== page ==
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Ohio Cincinnati Weekly Times Newspaper Archives Feb 25 1986, Page 1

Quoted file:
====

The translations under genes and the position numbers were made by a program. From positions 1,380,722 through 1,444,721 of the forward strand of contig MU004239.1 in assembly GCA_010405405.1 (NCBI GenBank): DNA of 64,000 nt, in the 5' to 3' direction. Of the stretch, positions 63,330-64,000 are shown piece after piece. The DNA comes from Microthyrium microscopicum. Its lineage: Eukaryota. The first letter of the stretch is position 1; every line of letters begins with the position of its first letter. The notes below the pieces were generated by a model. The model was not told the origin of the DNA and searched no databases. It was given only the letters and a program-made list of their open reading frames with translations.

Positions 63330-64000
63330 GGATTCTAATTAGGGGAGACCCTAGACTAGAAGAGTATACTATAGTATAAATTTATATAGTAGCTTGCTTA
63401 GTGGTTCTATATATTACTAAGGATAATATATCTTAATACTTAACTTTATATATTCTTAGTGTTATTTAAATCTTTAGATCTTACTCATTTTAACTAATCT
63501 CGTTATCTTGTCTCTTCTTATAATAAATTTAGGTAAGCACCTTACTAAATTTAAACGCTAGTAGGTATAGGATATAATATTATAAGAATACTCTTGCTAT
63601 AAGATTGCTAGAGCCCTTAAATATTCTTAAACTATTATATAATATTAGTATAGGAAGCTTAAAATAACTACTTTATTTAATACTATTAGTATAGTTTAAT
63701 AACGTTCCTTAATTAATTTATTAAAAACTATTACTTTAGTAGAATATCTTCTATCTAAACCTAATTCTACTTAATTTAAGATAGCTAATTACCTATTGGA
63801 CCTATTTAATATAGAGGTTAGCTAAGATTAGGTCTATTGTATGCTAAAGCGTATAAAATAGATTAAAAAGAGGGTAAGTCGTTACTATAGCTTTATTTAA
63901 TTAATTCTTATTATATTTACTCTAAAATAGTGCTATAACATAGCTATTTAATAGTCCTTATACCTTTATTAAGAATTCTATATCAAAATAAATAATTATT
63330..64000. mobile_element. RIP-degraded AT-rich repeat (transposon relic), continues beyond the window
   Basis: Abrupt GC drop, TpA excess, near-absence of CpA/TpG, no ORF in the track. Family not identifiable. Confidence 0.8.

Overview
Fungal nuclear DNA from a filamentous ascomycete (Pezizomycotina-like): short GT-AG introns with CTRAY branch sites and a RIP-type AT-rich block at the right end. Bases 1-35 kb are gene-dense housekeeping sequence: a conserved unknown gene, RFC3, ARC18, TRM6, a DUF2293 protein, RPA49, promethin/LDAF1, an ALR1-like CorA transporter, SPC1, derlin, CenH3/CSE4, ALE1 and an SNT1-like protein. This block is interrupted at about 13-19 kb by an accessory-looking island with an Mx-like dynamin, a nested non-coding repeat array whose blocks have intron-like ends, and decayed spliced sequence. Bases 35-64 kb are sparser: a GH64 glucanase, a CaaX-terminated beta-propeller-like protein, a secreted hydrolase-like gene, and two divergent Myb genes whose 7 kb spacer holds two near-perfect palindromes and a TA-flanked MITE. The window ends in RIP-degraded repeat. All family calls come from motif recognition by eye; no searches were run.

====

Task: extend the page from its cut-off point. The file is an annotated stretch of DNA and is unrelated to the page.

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Cincinnati Weekly Times (Newspaper) - February 25, 1986, Cincinnati, Ohio Vol.    —TVo. S.CIIVCmi^JÍLTI, TIIUiri^DA.Y, FEI3H1J^»Y S5, ISSG. !Per Year, At Wakinit. 1 bore <l€K(t Ixive nnto his (rrave hencalh a willow, in winter’s rain. Wtieru iie nilKlit feel tlie liranches wave, And bear mo if iic woke again. One witlicrc'l rose tree on his tomb I plaiit'c^l. so tliHt. by iiii'l by, If be should w.ike. the rose inight bloom, And I should know, an 1 hear him cry. 1 acckcd his breast with rosemary. Laid on his lips one violet, 91iaton<-e he kiss«idi I (Innk if he bbould wake, he will not qaite forget. I set a crown alwnit ids brow, Thcr.rown affcelion weaves and wcare; At wakmicbc wiil liardly know, 1 fear, whose diadcin be stiaix‘0. I placed a lily in bis hand— bcoptrc of ills dead fovereignty; At waking, will he iindeistand bo placed it llierc, to biouui or die? I laid my heart, that for his sake Kctiiuiiibers now no ol<l sweet atrain. Close to liidoar; ln>, if lie wake, rerrhance may tune its string* asttini If he slnuld w.ake! Till death be deftd, Till life iM-gin, and deoi) be past. Till on hU oreast lie lav tliy head. Ami fluw-ers ncgln to niisoin at lost— O soul, rcmeinbcr! test by thee That uiiknowu sweetness lie forgot Which now thou lookesl for.^nd ho Bid thee ‘Depart! 1 know thee not.” NOTKH AND NhW8. An Augusta ( Me.) lady bag ordered a set ét false leVtli for her old iiony. Ex-Attornev General Hiewgter is recoT-eriiiK fioni biH lute severe illness. Andrew C'unieiiie, the Pittsburg “Ircm King.” is quite ill at a New York hotel. General Hancock was one of twins, the survivor, a brother, living in Minneapolis. Cnptain Jnliu Brown, ot Rusbvllle. Ind., celebrated bis ceuteiinial birtbdiiy Sutur* I day. Canada is uliout to lose Goldwrln Sniitb. He wants to take a lairt in English politics. John Rtmsell Yonn^ is aeain spoki^of a* the coming niiiuaging editor of the New York Herald. henry Ward Beecher will lecture in St. Louis n -xt month for the henelit of the Grant .Moiiuineni Fund ot that city. The latest Georgia won.Icr reported is a pieoftof marble, the vdiis of wbiou form • perfect outline of a wuinun's figure. John Sherman will be sixtv-ihree in May. John A. Logaii is at least a year older, but does not appear to be niueh over fifty. It is said that the uaino Dakota is an sbbreviation ot the Indian word *‘Pa-ba. oota,” meaning ‘‘many heads” or “plenty.” Eugoue Field, “Bill Nye” and James Whitcomb Reilly are g<nng on tbe r3ad together, giving rcactuigs from their own work*. The Nashville Methodist Publlsbing House has sent out over thirty ihousand copies of Sum. Jones’ serinons witbiu lour months. Qcorgc W. Childs sent $100 to the Baltimore fund fur a uioituineiit for Francis Bcott Key, the author of the “Slur Spangled Banner.” Theodore Thomas has ined bis right arm so much in oonduclin; bis orchestra that be 18 said to be threatened with a new kind of paralysis. s A Minnesota iuvention.ls a machine for pulling flax ill the ti I I #» kind of fl ix bar* vester wui king with opeiiiug and «huttiug hooks or grippei S.    * , Elder Thomas Parker Dudley, of Lexing* ton, Kv., Is said to be tJje oldest Baptist minister in America."lie is niuety«ipur years old, blind and very feeble. Captain Boycott, whose experiences originated the term ‘‘Boycoitiug,” has been ap|K>iiile<l ai^ent tor the Flixtuu Hall ea> tales of Lord Waveuey, iirsutfolk. The heulib of Arabi Pasha is said to be Bufferiiur seriously from the damp climate ofCeyloii, which presents ro striking a contrast to the dry climate to the Nile Vul> icy.    i. A Congressman was besought by some one in his district the ctlier dav to require the United Blutes .Minister at Rome to send the writer, by mail, a living Italian queen bee. The late George L. Lorlllnrd made it a point for a long tune to give away about forty tbousaiui dollars a year to persons ol merit whom he knew would be benefltod by gifts. Tbe trnnsposition of quotation marks in a recent niUbical uatulugue caused the follow ing uuiuundiiig aniiuuucumeut: “She ileuvcd a Sigh in E flat for thirty«live cents.” Moody and Saiikey are drawing auoh immense crowds in New Orieana that the Wiisliiuginn Artillery ilail where they have ibcir meetings will not begin to hold tbe throngs. Tlio oldest member of the United States Senate is Ju<«tin 8. Morrill, of Vermont, who is seveiity.six years of age. Hio youngest. John 8. Keiiua, of West Virginia, tbirty>eight. A Kansas man w ho went to Washington last fall, and with good endorsement, applied for a Post Office, is said to be sawing wood iu the nuvy yard und trying to earn enough money to get home with. George Cary E.;glesioii has suoceeilod Henry Heiiley as inuiiagiug editor of the New York Commercial Ad^veriiser. It is rnniored that tbe paper is for sale and RicliarU Smith, of Cntciunali, has hia eye on it. A Glasgow chemist b; s found that at about 86 degrees centigrade ibe flesh of animals, suuU as mutton, oocomus so exceedingly hard that It rings Ilka poroeiulu when struck with an irun instrument, indeed crushes by tbe blew ol a bummer into a fine powder, in w tiicb muscle, fat, and bone areluteriningled. The Portland (Ore.) Evening Standard (Dtiiiocraiie) uns siikpciided publication. 8. H. Pettingill, tbe proprietor, attributes the failure to the tact that tbe Dt^mooratio leaders refused to give it tlieir support. J08IAH D.kVl8’8 TKOUBLES. Josiab Davis, North Middletown, Kv., writes: “1 am now using a box of your Henry’a Carbolic Salve upon an ulcer, which, for the past ten days has given me great pain. This salve is the only remedy I have found that has given me any ease. My ulcer was caused by varicose veins, and was pronounced incurable by my medical doctors. 1 tiod, however, thut Henry’s L'arbolio Salve ie tffectiug a cure.” Besare of imitations.SOLITUDE. A SINGULAR STUDY BY GUY DE MAUPASSANT. It was after a bachelor’s dinner. The party had been very meriy. One of the gucsts-ran old friend—asked me: “Will }^u walk home with me by the Avenue des Champs-Elysees ?” And wo started down the long promenade, walking slowly, under the trees which were as yet scarcely clad with their spring foliage. No noise, except that vague and everlasting murmur «that Paris makes. A cool wind breathed in our laces; and the legion of the stars sprinkled the black sky witlrdustof gold. My companion said: “I can not tell why, but I can breathe freer here at night than anywhere else. It seems that my tboujrhts become larger here. At times there come to my mind those siiiirnlar gleams which make a man Ihink for a second that he has discovered the divine secret of things. Then the window closes again. That is the end of it.” At intervals wo could see a pair of shadows gliding along the line of trees, or we would pass by a bench where two beings, scaled side by side, made a single silhouette against the night. My companion muttered: “Poor tilings! They do not inspire me with contempt, hut with an immense pity. Among all the mysteries of human life, there is just one thut I have been able to penetrate. It is this—that our whole siifiering in life coincs from the fact that we are eternally alone, and that all our efforts, all onr actions, are inspired by the desire tocseai>e from this solitude. Those folks there—those lovers sitting on benches in the open air—are simply trying like onraclves, and like all living creatures, to get rid of their isolation—even if it is only for á miii-ntc. But they rcmahi-they will remain always alone, and wc also. “We can perceive each other more or loss; we can do nothing more. “For a long time I have endured this abominable torture—the torture of having been able to learn, to discover the frightful solitude in which I live—and I know that nothing can change that solitude—nothing, do you understand? “Whatever we strive to do, whatever wc manage to accomplish, whatever be tlic aspiration of our hearts, the appeal of our lips, the embrace of our arms, we remain always klono. “I asked you to Mike this walk with me to-night so that 1 might not be obliged to go home, becanse I suflVr horribly now froin the loneliness of my lodgings. What good yrlll it do me, Iwoiitlor? Now I am speaking toyou ; you are listening to me; and still we ai*e both of us alone—side by side, but still alone. Do you understand me? “‘Blessed are the poor in spirit,* says the Scripture. They have the delusion of happiness. Those people do not feel our miserable solitude. They do not wander through life, as I do, feeling no other contact but that of elbows—no other joy than the selfish satisfaction of comprehendiiig, seeing, divining and eternally suffering from the knowledge of our endless isolation. “You think I am slightly crazy, don’t you ? “Listen to me 1 Ever since I first felt the solitude of my existence, it has seemed to mo that I advance each day.,further and further, into some dark subterranean place, whose sides I can not feel, whose cud I do not know, and which, perhaps, is without end I 1 advance without any companion, without anyone near me, without feoiiiig that any other iiving being is following the same shadowy path. That subterranean way is Life. Sumetimes I hoar sounds—voices, cries. I grope my way toward those vague uoTses. But I never know exactly froth whence they come; I never met a soul; I never feel another hand in the bfack-ness that surrounds inc. Do you understand mo? “Sonic other men have also divined this atrocioiia suffering. “Musset cried out: Who comes? W ho culls met None, 1 am Hluue.—’Tis the hour that strikes— Osolitmlel O wretchedncMI “But with him, It was only a passing doul't—not a positive certitude, as it is with me. Ho was a poet—he |>eoplod his life with phantoms, with dreams. lie was never truly alono. 1—1 am alone! “Gustave Flaubert, one of the greatest of unhappy men of this age, because he was also one of the most lucid, wrote to a woman friend this despairing plii'aso: ‘Wo all live in a desert. No one person understands any other person.’ “No; no one understands anvbody, no matter what may bo Ihonght, or said, or tried. Does the Earth herself understand what is going on among those stars up there, scattered like seeds of fire through space, so far away that we can discern the light of a few only, while the innumerable multitudes of the others is lost in the infinite, and nevertheless so relatively near to each other that they may form one whole, like the molecules of a bod y ? “Well, a mau kuows just as little concerning what is going on in the mind of another man. We arc still further away from each other than those stars—we are, above all, more isolated, because thought is unfathomable. “Can you imagine anything more fi’ightfnl than this continual brush-ing-past-ns of creatures impenetrable by our thought! We love as if wc were enchained—close, close—our arms held out to embrace; yet we can never be niiited. A torturing thirst for union consumes us; but all our efforts remain sterile—our self-abandonments fruitless, our confi deuocs uséloss, our caresses inijio-tent, onr embraces vain. When we wish to mingle together, our rush to each other only results in bruising ourselves against each other. ‘T never feel more utterly alone than when I open my heart to some friend, because it is then that I best understand the insiirinountuble barrier between us. He is there before me—that man;—I sec his clear eyes upon rnc! but his soul, the something that is behind those eyes,—I know nothing about it. He is listening to me. But wliat is he thinking? Yes, what is ho thinking? Yon do not understand that torment? Ho hates me, perhaps? or despises me? or secretly mocks me,—eh? Ho reflects upon what I say; he judges me; he rails at me; he condemns me; lie holds me to bo tiresome or stupid. How find out wiiat he thinks? How know if he loves mo as I love him ? How know what is going on in tliat little round head? What greater mystery than the secret tliought of a fellow bciii f? —the hidden and absolutely free thought, which we can neither know, nor master, nor drive, nor conquer? “And I—in vain have I striven to give myself wholly lo another—to open all the gates of my soul; never can I yield myself up. I keep within, at the very center of my being-that sanctuary of the Ego into which none can enter. Nobody can discover it, nobody can look into it—because nobody else is exactly like me—because nobody unilcrstaiuls anybody. “Do’you yonrselt even understand me at this moment? No, you think I am inadl You are watching me—you are on your guard against me! You are saying to yourself: ‘What has got into him to-night?’ But if, some future day or other, you should find yourself able to fully divine, to fully grasp the nature of my horrible and subtle suffei'iiig,-then como at least and say tome: ‘I have understood you’—and you will make me happy, for a second, perhaps. . “But women especially cause me to perceive my solitude. “Misery! misery! How much I have suffered througli them, because they have often,-much more,often than men,--given me the illusion of not being really alone 1 “When one enters into the doinaiu of Love, one seems to grow larger. A superhuman felicity nils yoiir being. But do you know why? Do you know the reason of that vast sensation ot happiness? It is simply and solclv because one then imagiues he is no longer alone. The isolation, the abandonment ot the human creature appears to cease. Oh! what an error! “Woman, woman, far more tortured than we men are by (hat eternal need of love which gnaws our loiiesoin3 hearts—woman is tho great Lie of tho Dream. “You have known the dcHciousncss of those hours we pass face to face with tliat long haired being, whose Icatnres bewitch, whoso look makes us delirious. What madnoss then deludes us? What illusion carries us away ? “She and I, we are to become one, it seems, by and by! but that by and by never uomes; and atter long weeks of wailing, of hoping, of deceitful joy, the day comes when I «uddenly find myself much more alone than I ever was before. ‘•Atter each kiss, each embrace— the isolation becomes vaster. And how torturing it is, how trightful! “And then, adieu! It is all over. After a while one scarcely recognizes the woman who had been everything to us for one moment o< our lives, und whose secret tliought we have never been able to read—a thought, commonplaoe enough, no doubt, if one could know it. ‘•Even ill those honre when it would seem that iu the myslcriuus accord of two beings-In the complete intermingling ot all desires and aspirations—one could descend into the very depth of another’s soul—one word, one single word, reveals to us our error, and betrays, as a lightning flash ill the night, the black and unfathomable gulf hetwcen us. “And nevertheless, the best thing in all this world is to pass an evening with tho woman you love—withoui speaking at all—feeling almost per-tectly happy in tho simple feeling that she is there. Never ask for anything more than this Joy; for two beings can never mix togeiher. “As for myself, I have now closed the door of my heart. I no longer allow myself to tell any oñe what I believ^ what I think or wliat I love. Knowing myself forever condemned to hideous solitude, I observe things without ever giving niy opiuiou. What matter to me opinions, disputes, pleasures, beliefs? Being nnable to share anything with anybody, I have become Indifferent to everything. My invisible thought remains unexplored. I always nave certain commonplace phrases ready as answers to the questions addressed me every day, and a smile that means, ‘Yes,’ when I will not even take the trouble to speak. “Doyou understand me?!’ *    « a a %    # We had ascended the avenue again as far as the Arc de Triomphe; then we had retraced onr steps, hack to tho Place de la Concorde; for he had said all these things very slowly, together with many other things which I can not now remember. He stopped: and, suddenly extending his arm toward the lofty obelisk of granite (towering above the Paris pavement, to lose its long Egyptian profile among the stars) a inuiiuniont in exile, bearing on its flank in strange graven signs tho history of its country—my friend cried out: “Soci we are all like that stone 1” Then he left mo without another word. Was he drnnk? Was he crazy? Was he speaking the truth? Ido not yet know. Sometimes I think he was right—then again it seems to me that he must have lost his reason. A WONDERFUL CAVE. A Ballad of I'oara. BT JAMES N. HATTnKWS. “The tears I slieU must ever falU” Low muanoit a mother, as she kept A niiichtly viKilover alt Her huuseholct hlols, as they stept; The storm came down against the p me, She heari!, far pCT, strange voices cull. As still she sobboii. in drear refrniti, “The tears 1 tb;:d muit ever fall,” “ t ho tears I shed mnst ever fall,’* 8iglie«l one—an ajfi*il mau—who stood Beside a tablet, Kray and tall. Far in achurchvard’s solitude, Tbe Piist burned back unou bis brain. With dreamsof bliss beyond recall— Poor soul I he wAispered thro’ his paiu, “The wars I shed must ever fall.” “The tears I she<1 must ever fall.” A hiinKry, houseless exile wailed, Aa o’er him. from a festal hall. The lights of toy and splendor trailed; He wept—his weeping was in vain. For death itself could not forstall The anguish of his cold refrain, "The tears I sJied must ever fall.” “The tears I shed mnst ever fa’l,” A lone girl sang, and singing, lieotrd The waves bjatoa the dim sea wall, In inouriifni melody and wcini; Tho niglu ennght up the plaintive sf.rain, As. folding royud her. a pnll, It radiea tTlho dull refrain, “The tears I shed must ever fall.” ’ —[The Current. MRS. HANCOCK’S PLANS. To Kemain at Present on Governor's Island. [New York Star.] Although still iieiTous and weak, Mrs. Hancock was stronger yesterday than she has been at any tllne since the death of her husband. AiObiyaid iday not sleep very well on Sunday night, and did not arise until late yesterday morning. £he was not aWe to go about the house, but sal in Bcr room all day. Mrs. Morriam and Mrs. Bou-vier were with her all day. Dr. Janeway said she was improving, although slowly, and he hoped she would soou rally from the shock. Colonel Wm. Ludlow and his wife, vi’ho came to Governor’s Island on hearing of the General's death, returned to Philadelphia yesterday. Mrs. Hancock will for the present remain in tho residence she had occupied with her husband since he took command of the Division of the Atlantic. £!arly next week she will remove to the house of Lieutenant Eugene Griffin, whoso wife is General Hancock's niece. Her home will be with him in the future. General Schofield will probably take command of the Division of the Atlantic Lefore April 1. He has signified his intention of ultimately cofning to Governor’s Island to live, but desired Mrs. Hancock to remain in her late home as lonir as she wishes. By the death of General Hancock Lieutenants Lemly, Griffin and Dap-ray, his alds-dc-caiiip, will no longer be. on special service. Lieutenant Griffin is at present engineer ot tiii^ Atlantic Division, and will remain for sometime at Governor’s Island, but he will soon petition tho Seoi’etary of War for an assignment to some more active position. Licutoiiaiits Lemly and Dapray will be engaged lor the next month in assisting him to arrange General HauuockA special papers. After that they will probably be a.ssigncd to other posts iu the regular service. A Whitu lloiiSH 8tory. [Baltimore American.] The President is evidently waking up to the idea that as yet ho has made 110 appointmenls for himself at all. The other day a Congressman from one of the Middle States went to the White House to ask for an appointment. The President received him cordially as ho does all tho Congrcss-men, but when tho visitor began to talk about appointments tho President gradually began to cool, and finally cut tho visitor short by asksng what he wanted. “Only a Chaplain iu the army,” was the reply. “Look here,” said tho President, ‘don't you think it is about time that tho Admlnistrution should have some ot the offices itself?” “Well,” replied the CoiigressiDan, undaunted, “there are two Chaplains, I’ll take one and the Administration can have the other.” “No,” replied Cleveland; “the ministry is a good place for tho Administration to begin with. I think I’ll take them both.” Use “Hehman’s” Poultry Food, a Condt* tloner for Poultry In foueral; will make your bens lay, prevents and cure* Oupes in young cbickeu*. Prios 20 and óúo. Q. Hebman A Son, prop., 6 uuU 11 'd ator st., Ciuciunati, 0. Deicription of » Great Natural Cavern in Texas. [Galveston New*.] Thirty-nine miles northwest of Brackett, In Kinney County, is a wonderful hut comparatively unknown cave. Its entrance is a rent in the solid limestone rock that underlies this section, 20 by 4 feet, and is situated near the summit of one of many similar hills, perhaps two hundred feet above the surrounding valley. The main sluift of the cave begins with a sharp descent of several hundred feet, and extends in nearly a direct line, at varying levels, for fully half a mile. Apparently, in the tumultuous upheavals which lifted these hills from the surrounding level a great opening was left, and from its roof immense quantities of rock fell into the center of the cave. A solid, irregularly arclicd roof has been left, 100 to 200 feet from the original floor. The mass of rock upon the floor is from 20 to 40 feet deep, and makes progress difficult. A few hundred feet from the entrance begins tho largest chamber or amphitheater. This inagiiificcut space is more than 300 feet in width, gradually narrowing at either end. In its center, upholding tho grandly arched roof, is one of tho grandest columns of stalactic formation ever seen. From floor to ceiling it must bo lully 175 feet. Just above tho fallen rocks it is 2qO feet iu circumference, ^id at the upper end periiaps 150 feet? There are several of those columns of varying size supporting tho roof. One fallen column, broken in three pieces of six to ten feet each and nine feet in circumference, shows ihoir solid structure and might serve as models for tho broken pillars of the Acropo lis. From the side of this largest gallery, and at right angles, reaches a passage from ten to twenty feet in height and varying width for a quarter of a mile, This passage is Upon a levol with tho original floor of the main shaft, and its ceiling hasn’t fallen, but is now incrusted and boje weled by innumerable and wonderful stalactic fornuitious. Near tho iarther end of this gallery is a spring ol delicious pure water oozing from the rocks and making its way in the same mysterious manner into the rocky heart of mother earth. This side chamber is called Spring Arbor, and many exquisito specimens of talactitcs have beep carried from it^ «ttrretng to the Cathedral,'as fho gallery of the column is called, we proceeded to explore tho main shutt. A beautiful cascade, porhans twenty feet high, has been formed in pure white limestone, as perfect and suggestive in execution as Jack Frost himself with a New England waterfall. All tho sides and ceiling are incrusted by the most delicate and intricate workmanship iu stone. Here the work of Uie little coral is emulated ; there tho delicate tracery is so fine and translucent that it is difficult not to ascribe it to frest iu its most delicate and varied mood. One expansion of the passage is filled with a score or more oí stalagmites from two to ten or twelve feet iu height, grouped as so many inouu-nicnts of the dead. Tho sides and ceiling arc of exquisite workmanship, a fit setting to the solemn and beautiful scene within, which irrcsl.stihly leads one to «peak in low tones and tread softly, as if on sacred ground. Upon the wall near is suspended some ctrui>cry in stone that would be tho admiration and despair of a scul|)tor. Double and triple folds of stalactite, a quarter of an inch in thickness and a yard wide, hang thirty feet, with no support except Ireiu almve. Beyond this is perhaps the most exquisitely beautiful grotto of the many which seem incomparable. Celling, walls and even floor are covered with a fretwork of dazzling brightness, which reminds one of the flne'st work of the silversmith, or again the window work of the frost. Here ami there ceiling and floor are united by columns as clear and transparent as crystal, and nature’s magic, hidden from the glare of day and the noise and distractions of man, has wrought her most intricate and beautiful workmanship. A candle placed as far within one of these groups as the arm could reach illuminated a wonderful fairy bower, shining through all tho rich tracery of stone. Language can lini'diy paint to imugi-uution the beauty of the scene, and one would love to sit for liours and traee delicate outlines and exquisite details.__ _ Capacity of i lie Krapp Work*. * [M. D. Coiiwnjr, in Harper’* for March.] In the Essen works there are 1,553 big ovens, 439 steam boilers, 450 steam engines (representing together 18,500 horse-power), 1,622 machine tools, 82 steam hammers, 21 roiling trains—involving a dally consumption of 3,100 tons of coal and cokeby tho 1,648 furnaces, whose draught is through chimneys of which one is 280 feet high, with a diameter of 30 feet at the bottom. The daily cousuinptiou of water —brought from tho Ruhr by an aqueduct—is 24,700 cubic meters. There are 1,778 steel lamps and 7}{ cubic meters of gas have beeu used annually, though this quantity had just been diminished by the introduction of electric lights. Tiie work ceases only on Sunday and on two or three holidays. The production is enormous. When tlie Emperor Williaiii visited the place in 1877, Mr. Krupp caused to be set before him the productions of a single day: 1,800 rails, 160 wlieel tires, 120 axles, 160 railway wheels, 430 railway wedges, 1,000 bomb-sliells. The dally capacity of the works is much morn: 2,700 Vails (two and a half miles), 3.50 tires, 150 axles, 180 wheels, 1,000 wedges, 1,500 bomb shells. In a month they can produce 250 ficld-pieces, 30 5.7-1 iich cannon 15 9.33-inch cannon, 8 11-inch cannot', 114-inch gun—the weight of the last being 57 short tons, its length 28 feet 7 inches. It is one thing to read these figures on paper, decidedly another to travel among the objects they represent, and witness their extent, their vomitings of flame, their harnessed immensity and to hear tlicir voice. The Crests ofGr*;ut Itien. [Chiengo inter Ocean.] Tlie crest which Secretary Manning introduced at the recent dinner party and which I described last week, has created quite a sensation because of its striking originality and the significance of the motto it bears: “An eagle docs not catch flies.” General Butler’s crest is a gobio., bearing the legend, ‘‘Comine jo Bouve,” while that of Senator Ingalls is an open eye, the words in Latin, “He wins wlio is awake.’’ General Logan has ro-cewtly adopted tho prevailing fashion and his note paper now beats the very jiretty design of a calumet across an Iiuliaii war bonnet. This device will he apt to revive tho old stories about tho General’s Indian ancestry, although ho boasts of pure Irish blood. Senator Sawyer, who is the wag of tho Senate, is thinking of following the example of other geiillcmcii in this respect, and jokingly says ho proposes to adopt, as the most appropriate for his profession of lumberman, an embattled saw log on an emcrahUpine forest, with a pair of engrailed bobsleds upon the dexter chevron. A Ilcligious Affjir. [Ark.'inguw Traveler.j “There was a very sad case in the Police Court this morning,” said a lawyer to his wife. “A girl was arrested lor stealing a lino lace veil. The woman who owned tho veil came to court, and, with hearlleis-ness, persisted in prosecuting tho poor girl. Tho Judge, however, would not allow himself to l>e iufiuenccd, so he released tho girL” “She did not prove that she was innocent, did she ?” “Oh, no.” “Then why did the Judge release her?” “Well, be said that he had no right to interfere with religious matters.” “Religious matters ?” “Yes, he said that the laws of the land grant to every woman the right to take tho veil.” The woman did not reply for several minutes. Then she said : “1 know a woman who married a fool. I’m the woman.” A Disturbed Sleeper. [PitGburg Comiaercial Guzutte.J When a Florida darky makes tip his mind to take a good square rest and settles to it, it is like reviving a corpse to get him on ids feet again. On one of last summer’s warm days “Mose” crawled under an orange tree, and placing liis hack to the trunk prepared to enjoy himself. The colored parson came up and hailed him. “Heyar, hcyar 1 What you gwine ter do’?” “Res’.” “You’d bettah do you wuk. Isc gwliie on ; I’ll be bak ter night.” Toward sunset the parson rcpasses and sees Mosc still under the tree— goes up and shakes him—“Hcali, heah; git upl” Mose, half asleep, mutters: “G’way frnm dar, Blindy; din I foch you pail ?r water las’ Satidy ?” Patti’s Half Brother. [BoKonUrenlng Reconl.J Adelina Patti left Ettore Barili, her half brother and fiist teacher, to die in want in Philadelphia and his body to go to the potter’s field. The body was left a long time in a vault at a Catholic Church in Philadelphia, and many letters and telegrams were sent to Patti, but she paid no attention to them. At last George W. Childs paid the expenses ot a decent burial for tho unfortunate man. Patti has very skillfully counterfeited some worthy motives and generous impulses in her time. Frozen Oraiijcee. fSavannah New*.] A company Is now being formed by Northern men for tlie purpose of manufacturing wine at Fairbanks, Fla., ana It is proposed that frozcn oranges be utilized tor this puriwse. Mr. Warner, who has had vast experience in the making of wines, says that a complete analysis of the composition oforaugcs shows that their properties for tcrmcnting are not iu the least impaired by being frozen. Captain Miiuhell, ot Um bark Antolnt Sala, New York and Havana trade, came-home in May, entirely belpleee wiih rheumatism. He went to tho mountain*, but receiving no Iwnedt, at bis wlfe’e request beaau to Uke Hood’s Sursaparill*. He immedtately began to Improve; In two mouths hi* rbeumatism whs ail gone, and he «ailed in oomutuud of hi* vessel a well man. Hood’s Sarsaparilla mil belp you. gold by all druggists. Jane. A little pi A With hair «-curl. Came trippiuz down tho lane; The violets sweet, Benenth her feet. All wiobed itieir name were Jane. The roses rod That tonched her head, Aa she tripped down tlie Line, Droppwl all their leaves. In liliiHhing sheiives. Because they cnviod Jane. The pretty birla In nature’s words. Sang ID the leafy lane Their niurniuK song. With some notes wrong. Fur watching little Jane. The loftv tree* Bent III he breeze W liich swept across the lane. And curtsied low. With stately sliow, To merry, little Jane. The very skv. With Arch way high A hove bhf in tho lane. To U'll vou true. Was lookiiiii bine, Bec.iasc it was not Jnne. —[Merchant Traveler, CURRENT FUN. Toe martyrs—People with —[Washington Hatchet. corns* It’s tough anyhow, no matter whether a man stuffs or starves.— [New York Morning Journal. ‘•You have a natural ability for acting, Gfeen. Whatever kept j'ou off the stage?” “Tho stage manager.”— [Tid-Bits. The city courts granted twenty-eight divorces yesterday. There ’is rather too mucli free trade iu this important industry.—[Phil. Press. The difference between a poor angler and tho fish he tries to catch is this; The angler baits his hook and the fish hooks his bait.—[Boston Courier. A teacher in one of our schools asked the class which w'as the longest day of the year, and promptly got the answer, “Sunday.”—[í5t. Albans Messenger. “Put., what toimo is it ?” “Oi don’t know, Mike, hut let’s guess at it, and thin, bcgorra, the mau as comes furthest off can go out to the kitchen and look.’’—[Puck. A woman at Pittsburg has had four jiBlliiNAi Mt in lier t«ot4i.    4f probably residing at aboaretlng hous€ where tough meat is a siHJcialty.— [Chicago inter Ocean. Fashionable women compiain of a lack of brainy men of affairs in “society.” What object could tijey have ill going, unless it were to give their brains a rest?—[Boston Record. How times do change. Frank James walked into a St. Louis Hotel last week and nobody held up their hands. On tho contrary, the clerk went through Frank.—[Philadelphia Call. Senator Vance, of North Carolina, is a wit, and Kuows it. He is reporteil to have recently met the beautiful Miss Bullitt of Philadelphia. “Ah,” he said, gallantly, “I heiud you whistle during the war.” Tho railroad companies want to lay their tracks with hardened sleci>cr8. One of the New Haven minister» says that Ills congregation has material ciiougli to set up a wliole parallel read. —[New Haven Nows. Lady visitor—I sujiposc. Mr. Swipe, you will soon go abroad to study the old masters. Mr. Swipe—Well, really, I am afraid that in tho study of the old masters I should forget my own individuality, and como to paint like one of them.—[Harper’s Bazar. They tell iu ix)ulsville of a citizen of that town who came to. New York roceiitiy and lived at one of the most expensive hotels here. He stayed four days and asked for his bill. “Fifty-ouo dollars,” said the clerk. “Gnesa again,” said the Kentuckian. “You haven’t soized my pile yet.. I’ve more money than thaU”—[New York Sun. T>o«<a ñánmt benators. [rkUa<h)|phia Time*,] All tho Senatocs were born iu the United States but ive. Eiiglaud fur-uislted 1, Scotland 1 and Ireland 3. New York produoed 8; Ohio, Virginia and Kentncky, 6 each ; Massachusetts and Pennsylvania, 5 each; Tennessee, Georgia, North Carolina, South Carolina and Vermont, 3 each; Delaware, Indiana, Illinois, Maine, Maryland and New Hanipsliire, 2 each; and Mississippi, Alabama, Iowa, Connecticut, Louisiana, Michigan, Missouri and Rhode Island, 1 each. All tke Southern Senatora were born South and all the No^hem onee are o4 the North, except Senator Hawley, of Connecticut, who clainit North Carolina as his place of nativity. Forty-one are serving their first term, twenty-seven their second, five their third, and three their fourth. Senator Sherman has just been fixeil for his fifth. Forty-three have no war record, twenty aervoil in tho Confederate armv, and thirteen were Union soldiers, ranging firom privato to major general, inclusive. Yon’ll And her iiniling mahi and «tar* Altbougb al tltnMilM la aot gay. Ami ahould Tou woodar whj jam mmS Thi* oonstaut imil*. r*«ord iMr imUu 8h« only iaushs iboM gam» to *ito«r. Whicb 8<»<Kluutmal.«s wSlto as snow.